Marion Lupinski Cavallaro was the historian of the Chester Alumni Association for 30 years. She attended St. Columba’s elementary school and entered Maple Avenue in the ninth grade, graduating in 1954.

“I was afraid when I went to Maple Avenue,” she said.

In Catholic school, students stood up when answering a question.

“When I went to ninth grade, and the teacher called on me, I stood up and the kids laughed at me," Cavallaro said. "I wanted to quit school.”

But she came to love it.

“It was a beautiful school compared to St. Columba with its brown wooden floors," she said. The Maple Avenue School had terrazzo floors, the same kind she saw on a visit to the Hoover Dam.

"And now they want to knock it down," she said. "I’m not in favor of knocking it down. I don’t think they should make any more athletic fields. How many of these fields do we need? How many Derek Jeters did we get out of Chester? I wish I had some ideas what to do with the building. It’s all about restoring it."

Cavallaro's daughter, who lives in North Carolina, told her they turn unused buildings into businesses there. "But it takes money," she said.

Cavallaro remembers her prom, which was held in the gym. It was not an elegant restaurant but beautiful nonetheless.

“And students decorated the whole gym," she said. It looked like a lovely ballroom, hung with crepe paper to lower the ceiling.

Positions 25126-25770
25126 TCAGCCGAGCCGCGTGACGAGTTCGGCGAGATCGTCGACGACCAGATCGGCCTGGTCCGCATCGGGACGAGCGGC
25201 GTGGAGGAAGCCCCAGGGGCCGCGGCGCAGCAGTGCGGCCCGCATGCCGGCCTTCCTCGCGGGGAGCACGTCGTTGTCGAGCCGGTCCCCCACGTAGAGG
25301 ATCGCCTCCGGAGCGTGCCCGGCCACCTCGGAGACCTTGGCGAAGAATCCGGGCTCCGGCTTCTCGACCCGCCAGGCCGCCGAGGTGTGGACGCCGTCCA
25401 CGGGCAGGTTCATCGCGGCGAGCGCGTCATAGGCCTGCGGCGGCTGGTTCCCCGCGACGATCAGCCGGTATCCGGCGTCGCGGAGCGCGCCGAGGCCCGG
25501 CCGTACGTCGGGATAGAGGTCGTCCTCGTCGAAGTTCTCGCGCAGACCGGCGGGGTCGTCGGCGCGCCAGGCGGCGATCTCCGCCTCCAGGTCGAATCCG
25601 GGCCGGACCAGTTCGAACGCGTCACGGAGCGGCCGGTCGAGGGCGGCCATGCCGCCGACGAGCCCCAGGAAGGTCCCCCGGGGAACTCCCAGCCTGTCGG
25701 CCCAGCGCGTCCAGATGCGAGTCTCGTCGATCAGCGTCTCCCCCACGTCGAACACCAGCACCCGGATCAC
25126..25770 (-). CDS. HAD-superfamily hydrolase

"The boys cut down branches from white birches and fenced off the seating area with little archways onto the dance floor. It was three dollars a couple. We didn’t have a dinner. The girls would bring in crackers and cheese.”

'So grown up'

Lorraine Potter Hom entered fifth grade when the Maple Avenue School opened in 1937. Before that, she attended the Oakland Avenue School.

“It’s been so many years,” Hom said. “Charlotte Carmen was our teacher. I went there in the fifth grade and got scarlet fever. My friend Wanda Bliven, who lived in Sugar Loaf, also got it. We were quarantined for one month — at home in bed. All our toys had to be destroyed, unless they could be washed and boiled."

She said the Maple Avenue School "was so beautiful, all new and shiny, and we all felt so grown up going into a new school. There was no cafeteria -- I always took my lunch. We used to wrap our sandwiches in waxed paper bread wrappers and use again them again the next day. It was during the Depression.”

Tracee Strout, Class of 1998, said, “Growing up with a small school helped me become the person I am today."

She was part of the softball team that went to state finals.

"I can still picture all the students in the hallways with the lockers and the teachers coming out to talk to us between classes," Stout said. "The teachers knew everybody, whether they had you in class or not. They put our well-being first. I remember spending time in the gym. The auditorium brings back the best memories because of the concerts and plays, and I remember sitting on the wooden pull-out bleachers. That was my school."